From 1878 competition for supplying coal to the Yard has increased. Miller & Co., Tipton: Keslake at Exmouth, who appears to have taken over Sage’s business and the Hartlepool suppliers, are all competing. Kerslake supplies 200 tons at 23/- per ton, but Mr. Lipscombe is trying to get it reduced “as freights are only 8/6d to 9/- and price of coal is down. Others have offered less”. 1881 he is accepting 22/9d per ton “not exceeding 150 tons of 1st. Class house coal”. By April 1882 the price is down to 22/3d. 

August 1881 flat tiles are being ordered for the North Devon Estate, weighing about 15 tons to be carted to Tipton Station for transit. Mr. Lipscombe writes to Mr. Please” there was a terrible breakage last (time) but I think it chiefly occurred at Tipton from the truck being shunted when only three parts loaded. You must use plenty of sawdust”. 

October 1881 Thomas Follett, mason, is repairing the kiln at cost of 3/6d. September 1882 John Small at Kingston Farm, Colaton Raleigh is requesting that Mr. Lipscombe gives him pantiles for his shed, which he refuses. Mr. Small will have to pay for them “Market price 60/- per 1,000. They cost 46/- to manufacture and will sell them to you at that price”. December 1884 letters written to Revd, William Green, Vicar of East Budleigh and to Mr. Please asking to supply £5 of coal (ie. 4 ½ tons), to be carted from Otterton Tilery by farmers for distribution among the people of East Budleigh. This must have been a bad winter.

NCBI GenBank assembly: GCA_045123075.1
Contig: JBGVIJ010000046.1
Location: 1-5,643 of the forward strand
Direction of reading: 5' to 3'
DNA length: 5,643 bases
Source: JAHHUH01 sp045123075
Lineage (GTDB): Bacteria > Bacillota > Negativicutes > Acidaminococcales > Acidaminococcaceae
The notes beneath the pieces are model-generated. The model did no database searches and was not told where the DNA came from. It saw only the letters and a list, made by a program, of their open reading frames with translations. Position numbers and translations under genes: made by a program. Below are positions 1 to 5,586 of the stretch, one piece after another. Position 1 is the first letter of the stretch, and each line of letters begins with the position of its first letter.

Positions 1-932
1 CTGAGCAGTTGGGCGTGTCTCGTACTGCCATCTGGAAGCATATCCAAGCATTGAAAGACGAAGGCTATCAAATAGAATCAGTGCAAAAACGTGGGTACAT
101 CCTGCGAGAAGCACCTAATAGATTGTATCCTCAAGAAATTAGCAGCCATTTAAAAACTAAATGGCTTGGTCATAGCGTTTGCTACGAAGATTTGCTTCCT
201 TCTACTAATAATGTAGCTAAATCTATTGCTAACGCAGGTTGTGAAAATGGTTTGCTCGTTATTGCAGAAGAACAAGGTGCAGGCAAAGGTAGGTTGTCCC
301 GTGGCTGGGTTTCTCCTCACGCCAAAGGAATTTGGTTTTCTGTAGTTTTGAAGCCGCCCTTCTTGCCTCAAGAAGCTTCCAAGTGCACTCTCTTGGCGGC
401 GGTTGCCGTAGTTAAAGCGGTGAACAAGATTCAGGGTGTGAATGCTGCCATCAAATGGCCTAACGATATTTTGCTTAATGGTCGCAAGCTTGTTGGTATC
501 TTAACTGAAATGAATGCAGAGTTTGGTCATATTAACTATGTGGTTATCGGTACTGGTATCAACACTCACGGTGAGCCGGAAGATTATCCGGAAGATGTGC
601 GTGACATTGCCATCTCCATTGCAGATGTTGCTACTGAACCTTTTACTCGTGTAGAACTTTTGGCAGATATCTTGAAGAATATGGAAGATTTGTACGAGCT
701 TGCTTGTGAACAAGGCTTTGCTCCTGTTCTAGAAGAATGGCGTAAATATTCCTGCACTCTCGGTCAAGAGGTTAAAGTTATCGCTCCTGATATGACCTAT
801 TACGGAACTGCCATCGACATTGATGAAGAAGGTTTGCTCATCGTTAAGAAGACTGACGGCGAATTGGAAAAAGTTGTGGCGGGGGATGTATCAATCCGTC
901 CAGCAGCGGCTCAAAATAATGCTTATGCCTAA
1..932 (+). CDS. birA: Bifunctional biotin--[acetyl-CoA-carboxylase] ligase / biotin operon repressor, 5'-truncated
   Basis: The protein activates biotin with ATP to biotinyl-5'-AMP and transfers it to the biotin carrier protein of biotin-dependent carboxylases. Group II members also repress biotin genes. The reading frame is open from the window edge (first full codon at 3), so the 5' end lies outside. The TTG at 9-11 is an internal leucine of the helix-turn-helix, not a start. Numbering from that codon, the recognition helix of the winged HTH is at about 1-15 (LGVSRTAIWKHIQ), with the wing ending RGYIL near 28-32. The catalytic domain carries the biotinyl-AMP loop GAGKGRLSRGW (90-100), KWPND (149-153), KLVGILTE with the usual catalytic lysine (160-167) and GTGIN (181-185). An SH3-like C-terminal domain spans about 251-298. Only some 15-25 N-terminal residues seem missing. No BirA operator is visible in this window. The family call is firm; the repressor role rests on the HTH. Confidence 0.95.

The 1884 Accounts Ledger quote that Mr, Please is paid £10 every two weeks to 12th. April, increased to £12 to 24th. May. Then £15 to 11th. October, then £12 to 22nd. November, then £10 to year end. Additional items :- W.White for repairing Brick Kiln - £1.13/- : B.Keslake, Budleigh Salterton for cargo coal, 164 tons @ 22/9d - £186.11/-: Miller & Lilley, Ottery St. Mary, coal - £33.19.11d An interesting letter to Mr.H.E.Roberts dated 22nd,October 1885 tells him about brickmaking “you can’t make brick without clay, sand, water and coals.” A visit to “Mr. Please would soon tell you all you want to know. I pay him 14/- per 1,000 for digging the clay carting in and mixing from 25 to 33% of sand from a distance of about 200 yards, Making burning and delivering the brick and as the coal costs about 7/- per 1,000, 21/- is about the cost per 1,000 and 25/- per 1,000 leaves a fair profit when with to meet interest on capital, wear and tear of kiln loss of land etc. – and therefore 30/- is a proper price and is what I should charge if I rented the whole concern from Mr. Rolle and had to bear the losses of bad debts etc.” The clay used was dug primarily from pits on the south side of Ladram Road.